“Governments should do more to encourage different groups to mix with each other, as we now know that this reduces prejudice not just in individuals but throughout entire neighbourhoods. Social interventions that aim to increase contact between groups will help to establish more tolerant social norms in society. In the long run, this should lead to more harmonious neighbourhoods,” he said.

Start your day with The Independent, sign up for daily news emails
News
ebooksAn unforgettable anthology of contemporary reportage
Latest stories from i100
Have you tried new the Independent Digital Edition apps?
Independent Dating
and  

By clicking 'Search' you
are agreeing to our
Terms of Use.

iJobs Job Widget
iJobs General

Recruitment Genius: Business Development Manager / Sales - OTE £45,000

£35000 - £45000 per annum: Recruitment Genius: This company is a solutions / s...

Recruitment Genius: Sales Executive - OTE £45,000

£18000 - £45000 per annum: Recruitment Genius: A Sales Executive is required t...

Recruitment Genius: Test Development Engineer

£35000 - £40000 per annum: Recruitment Genius: Are you inspired to bring new a...

Recruitment Genius: Trainee Motor Engineer

£14000 - £18000 per annum: Recruitment Genius: This is an exciting opportunity...

Day In a Page

Sepp Blatter resignation: The beginning of Fifa's long road to reform?

Does Blatter's departure mean Fifa will automatically clean up its act?

Don't bet on it, says Tom Peck
Charles Kennedy: The baby of the House who grew into a Lib Dem giant

The baby of the House who grew into a Lib Dem giant

Charles Kennedy was consistently a man of the centre-left, dedicated to social justice, but was also a champion of liberty and an opponent of the nanny-state, says Baroness Williams
Syria civil war: The harrowing testament of a five-year-old victim of this endless conflict

The harrowing testament of a five-year-old victim of Syria's endless civil war

Sahar Qanbar lost her mother and brother as civilians and government soldiers fought side by side after being surrounded by brutal Islamist fighters. Robert Fisk visited her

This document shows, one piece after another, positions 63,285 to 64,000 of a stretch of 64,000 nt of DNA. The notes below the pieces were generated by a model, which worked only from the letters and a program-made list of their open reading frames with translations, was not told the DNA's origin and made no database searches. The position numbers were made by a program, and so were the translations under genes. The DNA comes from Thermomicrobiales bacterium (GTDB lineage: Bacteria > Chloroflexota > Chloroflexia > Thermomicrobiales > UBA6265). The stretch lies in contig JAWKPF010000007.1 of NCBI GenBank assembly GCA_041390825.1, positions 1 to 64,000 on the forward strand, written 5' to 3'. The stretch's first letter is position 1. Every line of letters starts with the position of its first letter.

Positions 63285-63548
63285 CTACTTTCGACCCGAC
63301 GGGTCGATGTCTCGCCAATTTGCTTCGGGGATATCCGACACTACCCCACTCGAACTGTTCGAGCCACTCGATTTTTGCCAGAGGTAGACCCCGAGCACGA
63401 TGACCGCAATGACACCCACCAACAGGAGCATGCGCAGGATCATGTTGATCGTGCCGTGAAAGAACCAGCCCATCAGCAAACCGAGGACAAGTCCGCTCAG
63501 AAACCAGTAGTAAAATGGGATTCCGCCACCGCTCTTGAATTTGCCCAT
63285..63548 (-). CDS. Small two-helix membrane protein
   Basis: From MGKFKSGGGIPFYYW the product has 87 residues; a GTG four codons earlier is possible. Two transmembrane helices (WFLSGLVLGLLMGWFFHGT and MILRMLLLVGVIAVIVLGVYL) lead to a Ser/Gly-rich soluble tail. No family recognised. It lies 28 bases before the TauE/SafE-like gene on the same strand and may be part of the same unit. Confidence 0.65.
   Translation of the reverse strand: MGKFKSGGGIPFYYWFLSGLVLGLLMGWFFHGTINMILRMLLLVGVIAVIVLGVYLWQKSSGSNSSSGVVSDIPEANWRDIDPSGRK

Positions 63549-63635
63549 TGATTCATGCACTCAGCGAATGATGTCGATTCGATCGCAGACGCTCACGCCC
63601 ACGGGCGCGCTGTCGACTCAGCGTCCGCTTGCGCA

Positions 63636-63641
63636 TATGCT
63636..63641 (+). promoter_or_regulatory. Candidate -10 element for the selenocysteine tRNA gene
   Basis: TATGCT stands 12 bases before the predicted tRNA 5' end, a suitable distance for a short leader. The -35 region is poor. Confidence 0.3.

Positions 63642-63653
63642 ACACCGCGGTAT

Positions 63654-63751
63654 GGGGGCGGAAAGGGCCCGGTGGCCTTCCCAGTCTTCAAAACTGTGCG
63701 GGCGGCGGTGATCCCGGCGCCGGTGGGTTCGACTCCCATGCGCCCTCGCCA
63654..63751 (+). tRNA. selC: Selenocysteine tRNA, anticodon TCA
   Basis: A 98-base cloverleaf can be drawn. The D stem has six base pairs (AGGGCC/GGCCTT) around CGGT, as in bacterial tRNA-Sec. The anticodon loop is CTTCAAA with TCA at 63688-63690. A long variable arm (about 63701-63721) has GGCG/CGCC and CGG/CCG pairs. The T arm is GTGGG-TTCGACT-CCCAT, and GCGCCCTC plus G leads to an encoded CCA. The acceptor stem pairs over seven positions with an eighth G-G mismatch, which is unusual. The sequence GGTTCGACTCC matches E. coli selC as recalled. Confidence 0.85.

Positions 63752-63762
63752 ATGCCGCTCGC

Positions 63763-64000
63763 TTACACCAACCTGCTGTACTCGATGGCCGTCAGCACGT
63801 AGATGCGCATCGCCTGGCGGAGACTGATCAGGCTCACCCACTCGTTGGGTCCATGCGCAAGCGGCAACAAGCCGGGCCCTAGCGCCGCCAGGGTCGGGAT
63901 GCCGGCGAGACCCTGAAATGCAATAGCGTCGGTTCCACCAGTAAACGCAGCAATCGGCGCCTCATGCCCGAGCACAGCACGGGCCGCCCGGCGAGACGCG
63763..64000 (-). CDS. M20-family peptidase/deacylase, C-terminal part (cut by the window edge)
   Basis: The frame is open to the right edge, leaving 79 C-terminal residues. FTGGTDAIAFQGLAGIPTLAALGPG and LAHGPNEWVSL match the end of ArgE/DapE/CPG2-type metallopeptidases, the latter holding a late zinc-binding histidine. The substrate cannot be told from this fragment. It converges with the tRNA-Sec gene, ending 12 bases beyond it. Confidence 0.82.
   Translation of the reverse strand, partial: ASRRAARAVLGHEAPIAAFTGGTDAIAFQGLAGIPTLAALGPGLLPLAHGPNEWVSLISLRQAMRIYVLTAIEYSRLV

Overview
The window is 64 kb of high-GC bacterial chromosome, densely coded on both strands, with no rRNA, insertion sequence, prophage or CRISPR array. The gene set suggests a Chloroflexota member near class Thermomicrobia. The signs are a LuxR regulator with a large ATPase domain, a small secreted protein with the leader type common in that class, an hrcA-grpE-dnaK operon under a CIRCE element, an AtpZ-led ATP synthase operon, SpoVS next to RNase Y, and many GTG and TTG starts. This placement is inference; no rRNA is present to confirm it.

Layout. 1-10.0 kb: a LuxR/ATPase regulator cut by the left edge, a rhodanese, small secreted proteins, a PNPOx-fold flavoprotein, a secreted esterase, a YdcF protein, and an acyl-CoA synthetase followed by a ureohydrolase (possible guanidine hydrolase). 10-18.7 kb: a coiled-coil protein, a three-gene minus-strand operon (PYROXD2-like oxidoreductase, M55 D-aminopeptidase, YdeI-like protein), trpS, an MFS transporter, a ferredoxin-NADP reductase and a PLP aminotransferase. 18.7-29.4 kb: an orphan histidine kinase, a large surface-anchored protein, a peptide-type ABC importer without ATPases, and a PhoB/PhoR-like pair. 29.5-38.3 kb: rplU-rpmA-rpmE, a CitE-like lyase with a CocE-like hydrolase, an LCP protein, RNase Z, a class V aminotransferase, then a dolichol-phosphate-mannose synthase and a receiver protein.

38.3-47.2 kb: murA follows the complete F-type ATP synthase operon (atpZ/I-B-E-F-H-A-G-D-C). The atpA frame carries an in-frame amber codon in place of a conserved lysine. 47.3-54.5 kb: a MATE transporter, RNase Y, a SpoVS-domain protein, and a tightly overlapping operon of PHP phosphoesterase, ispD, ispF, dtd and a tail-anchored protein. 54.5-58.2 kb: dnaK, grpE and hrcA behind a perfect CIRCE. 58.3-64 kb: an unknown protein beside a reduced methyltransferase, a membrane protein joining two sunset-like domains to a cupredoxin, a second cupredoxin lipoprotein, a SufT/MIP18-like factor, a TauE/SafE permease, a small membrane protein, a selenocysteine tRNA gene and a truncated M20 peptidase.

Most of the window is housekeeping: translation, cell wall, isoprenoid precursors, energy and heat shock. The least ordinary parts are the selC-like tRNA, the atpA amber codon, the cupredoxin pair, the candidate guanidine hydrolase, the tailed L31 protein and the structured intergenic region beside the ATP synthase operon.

The future of songwriting: How streaming is changing everything we know about making music

The future of songwriting

How streaming is changing everything we know about making music
William Shemin and Henry Johnson: Jewish and black soldiers receive World War I Medal of Honor amid claims of discrimination

Recognition at long last

Jewish and black soldiers who fought in WWI finally receive medals after claims of discrimination
Beating obesity: The new pacemaker which helps over-eaters

Beating obesity

The new pacemaker which helps over-eaters
9 best women's festival waterproofs

Ready for rain: 9 best women's festival waterproofs

These are the macs to keep your denim dry and your hair frizz-free(ish)
Cycling World Hour Record: Nervous Sir Bradley Wiggins ready for pain as he prepares to go distance

Wiggins worried

Nervous Sir Bradley ready for pain as he prepares to attempt cycling's World Hour Record
Liverpool close in on Milner signing

Liverpool close in on Milner signing

Reds baulk at Christian Benteke £32.5m release clause
On your feet! Spending at least two hours a day standing reduces the risk of heart attacks, cancer and diabetes, according to new research

On your feet!

Spending half the day standing 'reduces risk of heart attacks and cancer'
With scores of surgeries closing, what hope is there for the David Cameron's promise of 5,000 more GPs and a 24/7 NHS?

The big NHS question

Why are there so few new GPs when so many want to study medicine?
Big knickers are back: Thongs ain't what they used to be

Thongs ain't what they used to be

Big knickers are back
Thurston Moore interview

Thurston Moore interview

On living in London, Sonic Youth and musical memoirs
In full bloom

In full bloom

Floral print womenswear
From leading man to Elephant Man, Bradley Cooper is terrific

From leading man to Elephant Man

Bradley Cooper is terrific